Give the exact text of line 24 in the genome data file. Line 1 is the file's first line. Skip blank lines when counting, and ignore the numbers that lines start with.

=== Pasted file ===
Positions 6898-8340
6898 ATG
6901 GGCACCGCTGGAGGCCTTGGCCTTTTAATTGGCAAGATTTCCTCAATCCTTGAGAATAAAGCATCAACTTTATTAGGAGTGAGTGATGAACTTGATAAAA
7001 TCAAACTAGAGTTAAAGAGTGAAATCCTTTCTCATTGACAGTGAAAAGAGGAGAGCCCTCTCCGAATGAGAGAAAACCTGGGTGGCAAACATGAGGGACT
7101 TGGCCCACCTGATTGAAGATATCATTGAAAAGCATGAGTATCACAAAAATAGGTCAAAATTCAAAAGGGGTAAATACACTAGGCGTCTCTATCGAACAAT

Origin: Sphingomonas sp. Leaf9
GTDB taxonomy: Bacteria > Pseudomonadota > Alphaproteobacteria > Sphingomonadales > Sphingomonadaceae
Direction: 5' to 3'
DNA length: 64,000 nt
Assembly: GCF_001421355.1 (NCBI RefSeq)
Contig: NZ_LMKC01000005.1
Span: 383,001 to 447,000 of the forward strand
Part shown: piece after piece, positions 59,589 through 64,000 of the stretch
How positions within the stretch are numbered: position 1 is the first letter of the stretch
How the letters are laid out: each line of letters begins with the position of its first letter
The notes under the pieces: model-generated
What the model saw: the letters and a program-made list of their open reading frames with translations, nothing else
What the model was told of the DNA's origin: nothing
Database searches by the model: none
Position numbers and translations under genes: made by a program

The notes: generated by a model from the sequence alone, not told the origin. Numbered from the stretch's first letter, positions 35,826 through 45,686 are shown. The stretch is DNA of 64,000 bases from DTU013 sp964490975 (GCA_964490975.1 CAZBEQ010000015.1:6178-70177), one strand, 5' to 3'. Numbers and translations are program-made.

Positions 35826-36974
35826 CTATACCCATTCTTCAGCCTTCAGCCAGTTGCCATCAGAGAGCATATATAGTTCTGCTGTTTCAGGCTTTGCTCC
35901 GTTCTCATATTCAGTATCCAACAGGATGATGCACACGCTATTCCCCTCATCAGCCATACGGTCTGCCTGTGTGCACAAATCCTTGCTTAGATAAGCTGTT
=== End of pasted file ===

35901 GTTCTCATATTCAGTATCCAACAGGATGATGCACACGCTATTCCCCTCATCAGCCATACGGTCTGCCTGTGTGCACAAATCCTTGCTTAGATAAGCTGTT